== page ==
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Jury Awards $4-Million Dollar Verdict For LAPD Captain In Sexual Harassment Case Over Doctored Photo Shared By Cops

Emanuel Shirazi

A female Los Angeles Police Captain was awarded $4-million dollars by a jury for her sexual harassment case against the city over a fake nude photograph that was shared around the department.

A photograph of a half-naked woman whose face was digitally altered to resemble Captain Lillian Carranza, who at the time commanded the Commercial Crimes Division, was shared amongst the LAPD police department creating a hostile work environment for this 33-year department veteran.

After five days of deliberation, the jury awarded Carranza $4 million in damages for the extensive damages from the sexual harassment. The jury awarded Carranza $1.5 million in past non-economic damages and $2.5 million in future non-economic damages.

The Los Angeles County Superior Court jurors found the harassment to have created a hostile work environment and that the Department did nothing to stop its circulation or explain the image was a fake despite her plea to the police chief to do so in 2018. Jurors found that the LAPD failed to take immediate and appropriate action to address the harassment as required by California law.

Carranza had reported the photo to the Chief of Police in November 2018 and complained of severe harassment. Carranza testified that the image was so traumatizing that she was hospitalized with severe high blood pressure as she struggled with suicidal ideation. As a result of the traumatizing experience, Carranza had to double her blood pressure medication not to mention having to be constantly haunted by the experience knowing the photo was seen by dozens of co-workers and supervisors and will always be out there. Carranza was so stressed by the proceedings that she could not attend the final verdict.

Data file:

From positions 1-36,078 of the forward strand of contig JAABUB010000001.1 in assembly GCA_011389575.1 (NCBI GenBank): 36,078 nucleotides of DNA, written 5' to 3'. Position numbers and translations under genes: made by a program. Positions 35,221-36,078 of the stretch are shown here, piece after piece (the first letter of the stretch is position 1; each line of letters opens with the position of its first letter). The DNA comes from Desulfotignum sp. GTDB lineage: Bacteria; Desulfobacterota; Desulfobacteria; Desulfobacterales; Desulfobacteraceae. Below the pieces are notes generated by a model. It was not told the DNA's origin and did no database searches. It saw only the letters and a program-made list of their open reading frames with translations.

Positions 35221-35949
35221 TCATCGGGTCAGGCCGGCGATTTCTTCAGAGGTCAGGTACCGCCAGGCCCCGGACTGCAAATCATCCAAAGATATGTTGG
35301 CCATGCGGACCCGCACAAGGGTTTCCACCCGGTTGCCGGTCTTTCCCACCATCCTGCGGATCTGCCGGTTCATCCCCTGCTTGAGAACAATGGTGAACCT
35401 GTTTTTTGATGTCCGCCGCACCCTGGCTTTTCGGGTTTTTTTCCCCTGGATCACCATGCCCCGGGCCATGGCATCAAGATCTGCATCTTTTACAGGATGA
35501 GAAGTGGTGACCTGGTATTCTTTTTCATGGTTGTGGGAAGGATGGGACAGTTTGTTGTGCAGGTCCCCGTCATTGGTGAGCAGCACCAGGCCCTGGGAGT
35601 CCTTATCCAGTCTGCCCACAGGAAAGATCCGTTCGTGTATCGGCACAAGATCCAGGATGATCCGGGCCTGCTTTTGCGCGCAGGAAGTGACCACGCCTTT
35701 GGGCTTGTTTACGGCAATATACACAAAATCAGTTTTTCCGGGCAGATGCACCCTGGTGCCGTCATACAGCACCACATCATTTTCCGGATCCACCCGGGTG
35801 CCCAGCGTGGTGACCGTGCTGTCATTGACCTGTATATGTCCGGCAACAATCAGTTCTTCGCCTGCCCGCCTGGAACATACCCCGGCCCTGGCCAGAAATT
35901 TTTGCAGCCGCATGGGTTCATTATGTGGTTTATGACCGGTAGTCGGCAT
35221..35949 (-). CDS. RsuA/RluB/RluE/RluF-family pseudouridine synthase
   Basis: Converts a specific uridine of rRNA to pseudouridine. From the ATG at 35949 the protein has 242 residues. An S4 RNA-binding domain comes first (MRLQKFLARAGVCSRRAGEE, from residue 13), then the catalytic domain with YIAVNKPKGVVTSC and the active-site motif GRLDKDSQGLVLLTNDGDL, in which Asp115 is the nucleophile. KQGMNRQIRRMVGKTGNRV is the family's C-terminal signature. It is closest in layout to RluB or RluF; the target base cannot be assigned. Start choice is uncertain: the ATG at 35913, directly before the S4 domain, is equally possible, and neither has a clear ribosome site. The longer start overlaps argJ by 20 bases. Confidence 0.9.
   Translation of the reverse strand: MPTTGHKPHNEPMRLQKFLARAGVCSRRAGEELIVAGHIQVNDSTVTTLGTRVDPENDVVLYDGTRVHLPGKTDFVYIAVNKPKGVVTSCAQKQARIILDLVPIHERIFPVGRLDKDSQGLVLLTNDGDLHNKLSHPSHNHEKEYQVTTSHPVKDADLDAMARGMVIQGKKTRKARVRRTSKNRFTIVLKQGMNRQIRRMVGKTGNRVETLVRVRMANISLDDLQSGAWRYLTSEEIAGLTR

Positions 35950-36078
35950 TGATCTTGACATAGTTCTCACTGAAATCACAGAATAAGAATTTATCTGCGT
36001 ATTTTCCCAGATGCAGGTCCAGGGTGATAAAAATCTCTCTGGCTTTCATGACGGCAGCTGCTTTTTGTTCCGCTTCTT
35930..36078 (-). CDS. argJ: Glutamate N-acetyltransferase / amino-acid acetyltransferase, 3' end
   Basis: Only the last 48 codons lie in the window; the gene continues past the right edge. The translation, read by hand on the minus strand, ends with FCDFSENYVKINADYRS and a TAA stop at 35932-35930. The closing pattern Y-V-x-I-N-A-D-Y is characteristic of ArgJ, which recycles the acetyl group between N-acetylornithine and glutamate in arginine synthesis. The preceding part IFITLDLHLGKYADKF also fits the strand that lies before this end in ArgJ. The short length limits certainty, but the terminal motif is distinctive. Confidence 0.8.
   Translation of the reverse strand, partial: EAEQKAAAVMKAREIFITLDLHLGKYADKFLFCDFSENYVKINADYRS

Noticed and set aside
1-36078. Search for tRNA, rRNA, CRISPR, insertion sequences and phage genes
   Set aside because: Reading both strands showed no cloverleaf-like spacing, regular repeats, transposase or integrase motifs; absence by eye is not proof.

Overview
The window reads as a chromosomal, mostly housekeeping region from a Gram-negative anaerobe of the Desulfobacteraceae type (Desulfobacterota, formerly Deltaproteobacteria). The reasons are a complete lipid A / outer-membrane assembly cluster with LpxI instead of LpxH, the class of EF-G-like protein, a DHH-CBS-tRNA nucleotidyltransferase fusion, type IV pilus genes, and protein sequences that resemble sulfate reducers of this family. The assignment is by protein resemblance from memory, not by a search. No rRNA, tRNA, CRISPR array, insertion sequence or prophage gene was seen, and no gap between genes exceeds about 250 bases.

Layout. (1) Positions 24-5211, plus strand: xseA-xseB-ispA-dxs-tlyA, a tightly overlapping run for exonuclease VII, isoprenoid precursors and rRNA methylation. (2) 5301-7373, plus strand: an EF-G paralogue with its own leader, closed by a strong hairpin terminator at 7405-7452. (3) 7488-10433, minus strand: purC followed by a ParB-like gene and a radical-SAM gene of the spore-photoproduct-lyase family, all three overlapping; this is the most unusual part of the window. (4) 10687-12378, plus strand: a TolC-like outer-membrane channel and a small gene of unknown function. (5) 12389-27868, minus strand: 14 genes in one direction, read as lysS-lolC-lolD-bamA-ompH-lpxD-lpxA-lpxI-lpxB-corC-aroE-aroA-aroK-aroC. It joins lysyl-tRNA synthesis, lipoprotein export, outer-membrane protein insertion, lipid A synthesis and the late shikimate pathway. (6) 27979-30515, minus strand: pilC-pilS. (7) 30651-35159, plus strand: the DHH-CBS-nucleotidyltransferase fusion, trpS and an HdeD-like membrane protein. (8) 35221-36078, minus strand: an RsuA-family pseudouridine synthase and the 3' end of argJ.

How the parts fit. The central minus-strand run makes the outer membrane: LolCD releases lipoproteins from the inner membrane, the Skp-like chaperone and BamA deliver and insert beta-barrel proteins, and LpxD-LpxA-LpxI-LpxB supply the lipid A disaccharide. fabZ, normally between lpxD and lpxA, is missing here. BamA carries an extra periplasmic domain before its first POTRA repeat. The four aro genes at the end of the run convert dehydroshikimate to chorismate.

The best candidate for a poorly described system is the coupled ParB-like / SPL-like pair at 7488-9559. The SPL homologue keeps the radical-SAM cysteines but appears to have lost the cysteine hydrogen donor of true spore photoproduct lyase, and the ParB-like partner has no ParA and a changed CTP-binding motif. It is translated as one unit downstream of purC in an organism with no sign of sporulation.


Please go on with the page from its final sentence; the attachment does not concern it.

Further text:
In the trial, the city argued that Carranza had first seen the image when her attorney showed her the image in the workplace and argued that she was not the subject of comments, jokes or anything resembling sexual harassment in the workplace.

However, LAPD Chief Michel Moore had testified that the image was intended to “ridicule, embarrass or harass or smear” her, but had opted not to send a department-wide message to address Carranza’s complaint because he feared the additional backlash the department would have during a time when the LAPD was already handling an incident with a racist meme mocking the killing of George Floyd shared by an LAPD officer. Moore expressed his reason for not acceding to Carranza’s request as there being a large contrast in scale of backlash between the two incidents at the time and not wanting to create further embarrassment with others potentially seeking out the photo.